In addition, the estimates of obesity shown are not age-standardized, and therefore the age differences in obesity among groups or over time are not accounted for. Table 5 illustrates one example of the difference in age-standardized and non-age-standardized obesity prevalence. For the total population, using the four age groups specified to age-standardize the obesity estimate has a very minor impact, of less than half a percent, on the resulting estimate. However, for subgroups with different age and sex distributions, age and sex standardization might be warranted. The focus in this report was to obtain current prevalence estimates.

Analysis was limited to those measures captured by the CCHS. For example, nutrition was captured primarily by fruits and vegetables consumption only, and only in terms of number of times per day and not actual servings.

Table 5: Age-Standardized Obesity Estimates
Age Group 1991 Census Age Distribution 2007/08 CCHS Population Age Distribution Prevalence of Obesity
12 to 24 20.47% 19.21% 6.93%
25 to 44 35.68% 33.58% 16.31%
45 to 64 28.59% 32.71% 20.22%
65 and over 15.25% 14.51% 17.55%
Obesity Prevalence     15.97%
Age-Standardized Obesity (to 1991 population)     15.70%

Source: Analysis of Canadian Community Health Survey 2007/08, Statistics Canada.

As discussed earlier in the report, there are limitations and critiques of the BMI classification system. As noted in Health Canada’s Canadian Guidelines for Body Weight Classification in Adults,Footnote 7 particular caution should be used when classifying people who are very lean or very muscular, some ethnic and racial groups, and seniors.Footnote 201 In addition, research has shown that women are more likely to underestimate their weight and men more likely to overestimate their heights, both of which would result in a more conservative estimate of BMI.Footnote 4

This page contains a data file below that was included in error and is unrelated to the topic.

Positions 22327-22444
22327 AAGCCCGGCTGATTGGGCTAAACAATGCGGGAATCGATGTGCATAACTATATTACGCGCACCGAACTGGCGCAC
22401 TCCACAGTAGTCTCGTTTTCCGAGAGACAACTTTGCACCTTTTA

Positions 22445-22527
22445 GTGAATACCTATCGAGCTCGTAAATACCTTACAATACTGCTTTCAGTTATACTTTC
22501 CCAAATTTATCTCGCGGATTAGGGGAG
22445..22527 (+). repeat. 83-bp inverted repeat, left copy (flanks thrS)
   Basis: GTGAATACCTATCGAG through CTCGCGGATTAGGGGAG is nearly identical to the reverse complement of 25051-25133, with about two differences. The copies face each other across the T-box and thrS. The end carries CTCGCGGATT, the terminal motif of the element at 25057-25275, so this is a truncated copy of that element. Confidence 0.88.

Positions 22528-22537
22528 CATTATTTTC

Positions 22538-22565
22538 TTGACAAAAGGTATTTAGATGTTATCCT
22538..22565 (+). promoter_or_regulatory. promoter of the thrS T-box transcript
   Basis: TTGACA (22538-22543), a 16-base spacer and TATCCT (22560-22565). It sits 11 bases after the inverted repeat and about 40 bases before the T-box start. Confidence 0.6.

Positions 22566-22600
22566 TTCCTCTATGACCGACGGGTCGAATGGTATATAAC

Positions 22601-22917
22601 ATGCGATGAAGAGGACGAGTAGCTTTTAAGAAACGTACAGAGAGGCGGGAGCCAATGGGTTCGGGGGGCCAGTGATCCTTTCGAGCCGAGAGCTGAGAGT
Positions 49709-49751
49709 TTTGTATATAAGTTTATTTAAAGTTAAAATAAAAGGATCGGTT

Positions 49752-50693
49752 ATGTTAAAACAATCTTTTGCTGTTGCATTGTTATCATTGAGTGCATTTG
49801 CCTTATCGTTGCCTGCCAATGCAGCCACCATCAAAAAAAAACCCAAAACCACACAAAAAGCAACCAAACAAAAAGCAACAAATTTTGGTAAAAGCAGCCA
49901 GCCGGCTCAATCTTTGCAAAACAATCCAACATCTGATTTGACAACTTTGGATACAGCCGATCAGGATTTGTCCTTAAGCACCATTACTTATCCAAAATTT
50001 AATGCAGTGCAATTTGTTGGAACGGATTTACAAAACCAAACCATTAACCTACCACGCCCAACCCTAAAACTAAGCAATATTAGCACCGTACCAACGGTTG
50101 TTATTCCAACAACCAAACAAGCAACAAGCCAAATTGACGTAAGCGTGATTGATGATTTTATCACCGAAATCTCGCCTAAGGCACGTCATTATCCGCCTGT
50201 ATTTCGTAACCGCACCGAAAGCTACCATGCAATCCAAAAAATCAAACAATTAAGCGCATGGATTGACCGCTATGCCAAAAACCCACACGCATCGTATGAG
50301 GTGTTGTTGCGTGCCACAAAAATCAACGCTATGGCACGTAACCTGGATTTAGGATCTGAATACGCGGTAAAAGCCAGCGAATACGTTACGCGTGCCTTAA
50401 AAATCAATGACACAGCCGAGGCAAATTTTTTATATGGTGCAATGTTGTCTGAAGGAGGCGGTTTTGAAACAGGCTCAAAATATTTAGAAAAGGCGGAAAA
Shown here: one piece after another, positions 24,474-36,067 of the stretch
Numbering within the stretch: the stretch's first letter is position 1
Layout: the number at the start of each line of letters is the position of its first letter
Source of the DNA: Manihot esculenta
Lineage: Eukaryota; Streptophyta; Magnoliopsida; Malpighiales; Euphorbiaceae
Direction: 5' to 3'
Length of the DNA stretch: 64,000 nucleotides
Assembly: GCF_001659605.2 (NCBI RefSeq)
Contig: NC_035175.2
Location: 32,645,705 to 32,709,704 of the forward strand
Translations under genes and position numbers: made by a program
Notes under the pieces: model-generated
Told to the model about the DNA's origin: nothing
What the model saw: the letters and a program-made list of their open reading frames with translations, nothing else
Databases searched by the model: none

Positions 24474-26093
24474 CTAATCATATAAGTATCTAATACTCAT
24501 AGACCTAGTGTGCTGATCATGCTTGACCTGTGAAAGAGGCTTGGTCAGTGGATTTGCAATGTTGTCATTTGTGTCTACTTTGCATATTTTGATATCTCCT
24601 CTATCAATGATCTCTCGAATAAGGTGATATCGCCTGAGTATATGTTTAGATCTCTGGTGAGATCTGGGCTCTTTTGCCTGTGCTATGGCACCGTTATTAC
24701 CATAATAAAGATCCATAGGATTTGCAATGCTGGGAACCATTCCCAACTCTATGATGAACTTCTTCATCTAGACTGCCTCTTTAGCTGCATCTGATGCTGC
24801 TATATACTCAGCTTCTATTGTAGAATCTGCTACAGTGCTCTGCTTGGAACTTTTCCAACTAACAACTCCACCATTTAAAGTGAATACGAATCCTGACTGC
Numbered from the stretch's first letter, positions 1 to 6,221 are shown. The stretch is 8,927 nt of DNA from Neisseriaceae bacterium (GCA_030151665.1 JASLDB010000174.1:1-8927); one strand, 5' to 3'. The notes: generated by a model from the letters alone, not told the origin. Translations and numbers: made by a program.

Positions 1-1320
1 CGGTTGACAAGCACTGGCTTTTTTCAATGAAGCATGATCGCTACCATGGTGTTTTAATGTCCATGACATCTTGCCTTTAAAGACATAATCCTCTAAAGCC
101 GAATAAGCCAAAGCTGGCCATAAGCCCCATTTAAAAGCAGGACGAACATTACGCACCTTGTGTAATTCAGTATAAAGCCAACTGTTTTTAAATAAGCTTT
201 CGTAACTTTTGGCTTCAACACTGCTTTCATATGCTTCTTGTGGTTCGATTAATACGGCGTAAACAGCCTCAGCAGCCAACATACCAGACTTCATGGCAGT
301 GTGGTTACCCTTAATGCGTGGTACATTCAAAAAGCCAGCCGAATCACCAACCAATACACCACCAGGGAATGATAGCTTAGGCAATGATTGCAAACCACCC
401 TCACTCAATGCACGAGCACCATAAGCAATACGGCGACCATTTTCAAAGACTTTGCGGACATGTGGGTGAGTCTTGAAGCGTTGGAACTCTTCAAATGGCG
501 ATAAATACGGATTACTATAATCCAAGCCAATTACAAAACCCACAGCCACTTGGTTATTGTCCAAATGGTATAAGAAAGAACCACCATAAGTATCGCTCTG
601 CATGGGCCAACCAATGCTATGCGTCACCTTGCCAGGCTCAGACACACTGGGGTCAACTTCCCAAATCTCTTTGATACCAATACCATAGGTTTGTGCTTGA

Finally, obesity estimates based on directly measured heights and weights could be calculated for a large representative population for the 2004 CCHS, but only for subsamples in the 2005 and 2008 CCHS. The lack of routine, national, measured obesity estimates has been a noted surveillance information gap. All other obesity estimates are calculated according to self-reported height and weight information which, as discussed earlier in this report, has been shown to underestimate BMI and therefore obesity.

Additional analyses: 2007/08 CCHS

Figure 5 illustrates the prevalence of obesity (self-reported data) in the top and bottom 10 ranked health regions. Obesity prevalence estimates for all health regions in Canada are provided below (Table 6).

Table 6: Prevalence of Self-Reported Obesity by Health Region, Ages 18 and Older, 2007/08
Region Prevalence (%) Significantly different than Canada
Notes: Significantly lower than Canada (-1), significantly higher than Canada (1), not significantly different (0)
Canada 17.1
Eastern Regional Integrated HA, NL 24.4 1
Central Regional Integrated HA, NL 30.6 1
Western Regional Integrated HA, NL 21.3 1
Labrador-Grenfell Regional Integrated HA, NL 29.6 1
Kings County, PEI 32.1 1
Queens County, PEI 21.4 1
Prince County, PEI 24.5 1
Zone 1 (DHA 1 et 2), NS 29.5 1
Zone 2 (DHA 3), NS 23.0 1
Zone 3 (DHA 4 et 5), NS 25.6 1
Zone 4 (DHA 6 et 7), NS 26.1 1
Zone 5 (DHA 8), NS 21.7 1
Zone 6 (DHA 9), NS 20.6 1
Region 1, NB 23.8 1